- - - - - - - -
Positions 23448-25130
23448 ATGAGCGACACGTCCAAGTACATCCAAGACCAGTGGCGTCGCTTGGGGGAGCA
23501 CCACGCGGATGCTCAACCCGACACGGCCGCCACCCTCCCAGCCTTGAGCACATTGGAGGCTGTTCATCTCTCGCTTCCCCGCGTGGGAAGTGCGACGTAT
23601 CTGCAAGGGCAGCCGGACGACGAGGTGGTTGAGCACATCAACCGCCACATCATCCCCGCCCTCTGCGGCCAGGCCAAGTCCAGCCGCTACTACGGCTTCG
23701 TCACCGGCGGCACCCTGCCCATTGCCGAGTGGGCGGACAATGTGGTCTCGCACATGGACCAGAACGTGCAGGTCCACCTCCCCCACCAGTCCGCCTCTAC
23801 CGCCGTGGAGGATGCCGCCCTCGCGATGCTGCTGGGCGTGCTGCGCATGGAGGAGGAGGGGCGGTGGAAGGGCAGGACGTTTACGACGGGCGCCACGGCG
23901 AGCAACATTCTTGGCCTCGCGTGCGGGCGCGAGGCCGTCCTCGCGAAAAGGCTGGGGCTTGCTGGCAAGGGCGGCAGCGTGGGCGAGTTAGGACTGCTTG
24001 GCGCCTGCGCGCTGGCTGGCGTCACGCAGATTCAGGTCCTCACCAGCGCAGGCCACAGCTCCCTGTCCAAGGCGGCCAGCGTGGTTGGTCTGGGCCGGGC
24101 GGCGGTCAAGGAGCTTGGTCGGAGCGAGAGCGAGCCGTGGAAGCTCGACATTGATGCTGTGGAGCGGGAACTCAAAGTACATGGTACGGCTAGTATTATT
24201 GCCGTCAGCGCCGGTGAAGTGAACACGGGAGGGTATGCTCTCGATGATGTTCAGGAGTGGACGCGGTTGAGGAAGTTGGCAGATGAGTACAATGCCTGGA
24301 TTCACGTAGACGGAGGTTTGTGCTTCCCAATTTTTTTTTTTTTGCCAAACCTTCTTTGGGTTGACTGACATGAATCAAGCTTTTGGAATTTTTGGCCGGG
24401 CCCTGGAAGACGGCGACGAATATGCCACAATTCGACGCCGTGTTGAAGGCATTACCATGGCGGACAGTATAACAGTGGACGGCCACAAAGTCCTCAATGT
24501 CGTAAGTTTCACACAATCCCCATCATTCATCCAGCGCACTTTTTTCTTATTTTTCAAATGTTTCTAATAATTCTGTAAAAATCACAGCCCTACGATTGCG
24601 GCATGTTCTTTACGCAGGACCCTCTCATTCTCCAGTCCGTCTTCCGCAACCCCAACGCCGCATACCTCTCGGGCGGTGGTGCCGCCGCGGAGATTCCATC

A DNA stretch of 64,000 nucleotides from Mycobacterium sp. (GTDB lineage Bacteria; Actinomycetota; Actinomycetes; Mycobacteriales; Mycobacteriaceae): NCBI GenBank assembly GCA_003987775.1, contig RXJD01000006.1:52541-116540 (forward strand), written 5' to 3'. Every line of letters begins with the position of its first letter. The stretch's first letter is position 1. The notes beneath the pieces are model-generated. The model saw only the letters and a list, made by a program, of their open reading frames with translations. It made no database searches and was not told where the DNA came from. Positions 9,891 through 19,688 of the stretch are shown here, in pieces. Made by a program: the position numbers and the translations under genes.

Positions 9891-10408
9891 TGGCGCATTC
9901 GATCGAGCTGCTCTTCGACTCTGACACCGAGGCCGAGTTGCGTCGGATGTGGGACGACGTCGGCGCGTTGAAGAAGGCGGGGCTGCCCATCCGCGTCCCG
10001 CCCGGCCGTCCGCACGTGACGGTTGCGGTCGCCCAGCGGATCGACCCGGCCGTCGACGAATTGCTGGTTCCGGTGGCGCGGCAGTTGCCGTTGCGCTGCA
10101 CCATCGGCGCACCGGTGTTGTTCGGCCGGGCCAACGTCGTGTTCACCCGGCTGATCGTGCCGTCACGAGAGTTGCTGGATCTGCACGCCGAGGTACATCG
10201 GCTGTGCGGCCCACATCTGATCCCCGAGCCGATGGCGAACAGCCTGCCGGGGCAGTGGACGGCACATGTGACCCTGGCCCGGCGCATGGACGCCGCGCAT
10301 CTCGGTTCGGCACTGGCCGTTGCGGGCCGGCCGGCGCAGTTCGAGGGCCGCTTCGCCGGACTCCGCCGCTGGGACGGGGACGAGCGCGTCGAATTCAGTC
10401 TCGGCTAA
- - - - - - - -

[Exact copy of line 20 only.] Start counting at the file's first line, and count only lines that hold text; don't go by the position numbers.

10101 CCATCGGCGCACCGGTGTTGTTCGGCCGGGCCAACGTCGTGTTCACCCGGCTGATCGTGCCGTCACGAGAGTTGCTGGATCTGCACGCCGAGGTACATCG